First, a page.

Min of Commerce, World Bank discuss ease of doing business rankings

Investors use the World Bank’s rankings of ease of doing business to invest fresh funds.

The Dollar Business Bureau

The Ministry of Commerce had discussions with the officials of the World Bank in Washington, conveying its concerns over the methodology used by the Bank in ranking countries in terms of ease of doing business. The index rates the top economies among 189 countries.

The commerce ministry was joined by officials from the Department of Industrial Policy and Promotion (DIPP) in its discussions. DIPP secretary Ramesh Abhishek shared in a tweet that the detailed interaction with the team in Washington DC resulted in creating better awareness about reforms in India.

"The Bank team also sensitized on various concerns on methodological and other issues. All departments/agencies made excellent presentations," Abhishek quipped in his tweet.

The annual ratings exercise has been a basis for investors to pump in fresh investments. India's performance in the ratings has been dismal compared to its immediate neighbors except Pakistan and Bangladesh. For instance, Sri-Lanka scored 107 while Nepal secured 99 and Bhutan clocked an impressive 71 in the annual rankings for 2016. Singapore, New Zealand and Denmark topped the rankings for 2016.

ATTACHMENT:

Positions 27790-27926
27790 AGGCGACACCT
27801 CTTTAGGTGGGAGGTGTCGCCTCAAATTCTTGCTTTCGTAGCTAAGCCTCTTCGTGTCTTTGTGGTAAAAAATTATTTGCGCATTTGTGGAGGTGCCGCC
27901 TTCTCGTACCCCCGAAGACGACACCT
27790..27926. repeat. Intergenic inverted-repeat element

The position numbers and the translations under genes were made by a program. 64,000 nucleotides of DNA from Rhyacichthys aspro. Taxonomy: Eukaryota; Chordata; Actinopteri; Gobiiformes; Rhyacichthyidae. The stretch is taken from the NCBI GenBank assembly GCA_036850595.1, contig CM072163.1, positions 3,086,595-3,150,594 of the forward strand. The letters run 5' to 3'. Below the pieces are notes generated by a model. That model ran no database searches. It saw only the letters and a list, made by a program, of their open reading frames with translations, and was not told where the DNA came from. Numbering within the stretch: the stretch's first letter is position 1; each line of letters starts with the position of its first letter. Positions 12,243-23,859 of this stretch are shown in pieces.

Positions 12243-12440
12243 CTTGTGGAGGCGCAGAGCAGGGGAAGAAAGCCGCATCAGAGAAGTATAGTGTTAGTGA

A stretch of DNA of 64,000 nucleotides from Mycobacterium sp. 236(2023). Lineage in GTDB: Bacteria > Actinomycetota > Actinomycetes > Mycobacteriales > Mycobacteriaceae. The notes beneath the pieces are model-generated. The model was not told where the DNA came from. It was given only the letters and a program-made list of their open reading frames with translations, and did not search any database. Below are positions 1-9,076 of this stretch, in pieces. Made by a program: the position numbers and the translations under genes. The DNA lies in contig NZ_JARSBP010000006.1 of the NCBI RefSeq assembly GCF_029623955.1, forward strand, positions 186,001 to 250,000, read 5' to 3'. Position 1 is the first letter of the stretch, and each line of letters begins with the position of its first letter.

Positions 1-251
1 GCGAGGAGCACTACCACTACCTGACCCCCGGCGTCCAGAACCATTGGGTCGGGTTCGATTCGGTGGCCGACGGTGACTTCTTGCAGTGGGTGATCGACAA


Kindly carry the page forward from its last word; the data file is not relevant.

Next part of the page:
When the first report was out, the lack of including the provision of a bankruptcy code emerged as a hiccup. The World Bank report for 2004 noticed that it took less than six months for formalities of winding up a business in Japan while it took more than 10 years in the Indian and Brazilian markets. The first report of the World Bank in 2004 evaluated countries on the parameters of economic characteristics, procedures for starting a business, hiring and firing workers, enforcing contracts, getting credit and closing a business. The World Bank also found within the 2004 edition that India was the most improved country in South Asia.

Besides the meeting, the World Bank would also be considering India’s slew of reforms. For instance, in 2004 it took 127 days to start a business but in 2015 it took only 29 days to start a business. Some states such as Gujarat, Telangana and Maharashtra are working on reducing this gap further.  Additionally, India has adopted a changed stance for 2017, and a higher ranking looks more opportune considering that dynamic reforms such as GST, a bankruptcy code and renewed emphasis on digital payments will sure add to the overall ease of doing business.

The Dollar Business Bureau - Apr 27, 2017 12:00 IST